Land Lodging Labour

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Status: Finished  |  Genre: Non-Fiction  |  House: Booksie Classic

A review of the latest book by Pope Francis, in which he sets out a very personal vision of how the world can recover from the pandemic.

Let Us Dream Pope Francis (Simon & Schuster, 2020)

How are we to reshape the world in the wake of a disaster that has in some way impacted every nation? That is a question thinking people asked in earnest twice in the first half of the last century. As this one comes of age the pandemic means it needs to be asked again.

The answers last time round were, in 1918, a messy compromise that pleased nobody and led to another world war. A second attempt in 1945 produced a settlement that although far from perfect raised living standards for millions of pale and endured for thirty years until the oil crisis and the rise of neoliberal economics did it down.

As we stumble along a dark tunnel towards the flickering light of a vaccinated world it is becoming clear that another such settlement is going to be needed. What that should look like is already being debated by scholars and written about in books and papers comprehensible to few outside their tribe.

That is awkward to say the least since you, I and the generation who follow us will have to live in the world it shapes. The only alternatives are either the facile promise that life can return to its default setting or populist promises bellowed from one bully pulpit or another.

Thankfully Pope Francis, a man with legitimate access to a pulpit of his own, has given us a convincing answer in a book shorter than the references section of most academic tomes. Brevity here is most definitely a virtue, not least because it is joined with clarity, passion and erudition.

Francis divided his book into three sections, each with an important message about how we got to where we were before the pandemic, and how afterwards we might move on to something better.

In the first he writes about how we can confront crises in the outside world and within our own lives. In doing so he draws on personal experiences from suffering a serious illness as a young seminarian to facing challenges in his professional life. Change, particularly when it is forced on us, he argues is, despite appearances to the contrary, always an opportunity. If we can recognise the lesson it has to teach and let go of easy ideas about returning to 'normal' a better future is possible for individuals and nations alike.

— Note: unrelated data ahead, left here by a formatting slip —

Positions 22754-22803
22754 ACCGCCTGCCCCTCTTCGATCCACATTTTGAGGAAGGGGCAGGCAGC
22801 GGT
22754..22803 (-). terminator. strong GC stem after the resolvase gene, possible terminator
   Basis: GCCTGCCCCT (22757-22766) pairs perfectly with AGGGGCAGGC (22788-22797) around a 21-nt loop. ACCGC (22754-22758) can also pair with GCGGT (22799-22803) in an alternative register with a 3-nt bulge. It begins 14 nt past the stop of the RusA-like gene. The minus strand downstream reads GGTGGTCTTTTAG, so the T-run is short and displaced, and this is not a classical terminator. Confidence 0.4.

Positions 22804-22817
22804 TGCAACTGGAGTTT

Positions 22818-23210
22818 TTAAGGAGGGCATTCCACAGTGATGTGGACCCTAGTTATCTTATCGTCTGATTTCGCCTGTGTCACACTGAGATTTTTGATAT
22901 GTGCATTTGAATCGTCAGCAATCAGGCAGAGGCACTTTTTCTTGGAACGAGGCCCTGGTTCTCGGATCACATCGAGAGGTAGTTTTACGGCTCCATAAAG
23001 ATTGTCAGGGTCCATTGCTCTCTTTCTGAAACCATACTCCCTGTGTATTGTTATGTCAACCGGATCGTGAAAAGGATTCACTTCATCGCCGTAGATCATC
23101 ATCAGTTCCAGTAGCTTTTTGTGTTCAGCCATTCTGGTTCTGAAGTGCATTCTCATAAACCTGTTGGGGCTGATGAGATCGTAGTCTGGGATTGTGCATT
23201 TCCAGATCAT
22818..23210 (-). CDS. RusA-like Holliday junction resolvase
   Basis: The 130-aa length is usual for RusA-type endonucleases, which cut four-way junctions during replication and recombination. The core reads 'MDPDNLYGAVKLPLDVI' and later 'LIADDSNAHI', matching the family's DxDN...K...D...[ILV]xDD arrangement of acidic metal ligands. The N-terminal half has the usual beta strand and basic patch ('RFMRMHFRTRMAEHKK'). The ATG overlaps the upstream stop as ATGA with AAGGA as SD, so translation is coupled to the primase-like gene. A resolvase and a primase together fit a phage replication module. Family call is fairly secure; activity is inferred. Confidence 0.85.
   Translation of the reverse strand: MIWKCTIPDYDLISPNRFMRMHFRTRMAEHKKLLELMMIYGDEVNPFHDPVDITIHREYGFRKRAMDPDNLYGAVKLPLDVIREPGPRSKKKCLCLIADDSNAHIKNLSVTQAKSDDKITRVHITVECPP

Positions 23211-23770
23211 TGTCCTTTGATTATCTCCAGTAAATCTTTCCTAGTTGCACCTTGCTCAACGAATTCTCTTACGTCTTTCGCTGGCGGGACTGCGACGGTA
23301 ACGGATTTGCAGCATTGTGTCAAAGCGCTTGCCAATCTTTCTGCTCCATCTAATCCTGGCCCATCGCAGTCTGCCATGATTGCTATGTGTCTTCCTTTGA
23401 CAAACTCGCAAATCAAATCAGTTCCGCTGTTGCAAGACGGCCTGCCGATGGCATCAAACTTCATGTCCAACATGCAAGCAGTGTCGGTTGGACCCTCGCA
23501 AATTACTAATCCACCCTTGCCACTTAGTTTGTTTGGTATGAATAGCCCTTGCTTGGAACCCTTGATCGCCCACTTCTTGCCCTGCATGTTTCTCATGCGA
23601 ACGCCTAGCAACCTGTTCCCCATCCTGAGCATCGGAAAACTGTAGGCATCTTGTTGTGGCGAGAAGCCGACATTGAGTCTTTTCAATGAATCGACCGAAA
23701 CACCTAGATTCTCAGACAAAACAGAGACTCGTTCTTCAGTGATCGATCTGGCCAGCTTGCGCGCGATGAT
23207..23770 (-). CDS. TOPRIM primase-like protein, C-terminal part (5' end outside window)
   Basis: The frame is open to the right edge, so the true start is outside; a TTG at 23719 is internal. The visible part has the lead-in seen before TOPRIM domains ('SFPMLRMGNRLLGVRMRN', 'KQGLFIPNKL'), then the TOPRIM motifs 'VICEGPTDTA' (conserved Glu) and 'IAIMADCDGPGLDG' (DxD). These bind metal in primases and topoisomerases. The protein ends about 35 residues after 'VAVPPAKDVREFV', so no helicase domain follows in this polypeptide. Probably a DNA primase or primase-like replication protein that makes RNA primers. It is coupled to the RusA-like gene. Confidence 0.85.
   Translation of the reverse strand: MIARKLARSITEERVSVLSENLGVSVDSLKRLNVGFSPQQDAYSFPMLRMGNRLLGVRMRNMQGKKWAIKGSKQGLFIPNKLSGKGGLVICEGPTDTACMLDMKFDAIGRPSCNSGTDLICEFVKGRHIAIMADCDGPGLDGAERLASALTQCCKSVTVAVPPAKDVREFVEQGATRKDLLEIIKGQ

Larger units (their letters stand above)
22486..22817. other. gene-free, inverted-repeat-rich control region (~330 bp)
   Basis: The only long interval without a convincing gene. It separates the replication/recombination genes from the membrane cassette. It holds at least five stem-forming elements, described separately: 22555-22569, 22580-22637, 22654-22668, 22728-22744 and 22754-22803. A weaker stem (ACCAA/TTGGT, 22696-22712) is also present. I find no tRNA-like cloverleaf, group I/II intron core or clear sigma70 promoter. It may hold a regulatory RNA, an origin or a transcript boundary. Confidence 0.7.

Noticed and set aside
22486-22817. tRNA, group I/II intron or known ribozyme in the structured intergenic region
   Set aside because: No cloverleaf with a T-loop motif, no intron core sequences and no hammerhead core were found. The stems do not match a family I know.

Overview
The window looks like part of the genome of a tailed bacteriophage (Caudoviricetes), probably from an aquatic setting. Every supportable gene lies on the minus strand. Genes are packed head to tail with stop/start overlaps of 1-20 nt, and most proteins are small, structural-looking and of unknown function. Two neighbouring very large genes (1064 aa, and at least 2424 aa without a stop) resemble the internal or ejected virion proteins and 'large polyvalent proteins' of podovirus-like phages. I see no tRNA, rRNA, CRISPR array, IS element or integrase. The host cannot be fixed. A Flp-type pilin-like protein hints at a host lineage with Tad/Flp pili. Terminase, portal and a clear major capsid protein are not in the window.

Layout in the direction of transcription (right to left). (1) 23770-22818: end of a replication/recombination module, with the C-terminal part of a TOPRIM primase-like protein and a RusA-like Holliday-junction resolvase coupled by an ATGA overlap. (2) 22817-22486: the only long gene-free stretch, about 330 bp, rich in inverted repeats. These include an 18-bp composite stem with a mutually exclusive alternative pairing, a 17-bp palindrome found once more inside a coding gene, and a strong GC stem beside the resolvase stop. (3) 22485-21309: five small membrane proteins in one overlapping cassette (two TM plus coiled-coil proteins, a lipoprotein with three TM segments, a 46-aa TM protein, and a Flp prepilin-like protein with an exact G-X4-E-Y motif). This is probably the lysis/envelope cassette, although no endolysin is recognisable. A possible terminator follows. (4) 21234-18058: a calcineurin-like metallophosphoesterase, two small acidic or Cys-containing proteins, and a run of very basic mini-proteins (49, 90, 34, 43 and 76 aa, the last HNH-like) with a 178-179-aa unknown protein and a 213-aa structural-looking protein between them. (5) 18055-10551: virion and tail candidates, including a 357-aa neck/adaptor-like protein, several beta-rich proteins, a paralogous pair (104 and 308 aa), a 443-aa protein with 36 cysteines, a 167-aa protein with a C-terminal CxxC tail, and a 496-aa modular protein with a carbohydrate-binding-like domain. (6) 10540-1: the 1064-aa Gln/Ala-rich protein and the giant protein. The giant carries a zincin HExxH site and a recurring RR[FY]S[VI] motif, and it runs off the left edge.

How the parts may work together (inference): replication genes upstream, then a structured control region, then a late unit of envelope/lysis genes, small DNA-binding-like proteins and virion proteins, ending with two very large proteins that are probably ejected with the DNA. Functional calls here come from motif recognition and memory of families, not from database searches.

To do that though we have to open our eyes to the world as it really is, seeing all the suffering and injustice our busy lives help us to ignore. That process provides the subject matter of the second section of the book.

Francis offers a critique of a world that has fallen so far in love with material wealth it puts a price on everything yet remains ignorant of the value of those things that matter most. He also sets his sights on the atomized individualism that has led us to be selfish, scared and increasingly uncomfortable with ourselves.

These aren't and aren't intended to be original observations, the difference is that Francis brings to them the compassion of a gifted confessor. It isn't enough to point out our wrongs, he wants to point out the narrow path to making ourselves and our world whole again.

This is the subject of the third section, in which he sets out a blueprint for a fairer world based on Catholic Social Teaching. In doing so Francis argued we need to address three core issues.

These relate to Land, the pressing need for human beings to develop a more sustainable and respectful relationship with the natural world; Lodging, how we make life in our cities more humane; and Labour, giving fulfilling work to all who are able as a fundamental human right. In doing so he advocates, among other things for a Universal Basic Income, more women in leadership roles, in both the church and the secular world and for us all to embrace a simpler, more satisfying lifestyle.

This is a powerful and important book written from a standpoint of deep faith by a genuinely holy man that speaks to believed and sceptic alike. The old world is gone, we need not mourn it too much because Pope Francis has shown us what a better one could look like.


Submitted: January 27, 2021

© Copyright 2021 A W Colclough. All rights reserved.

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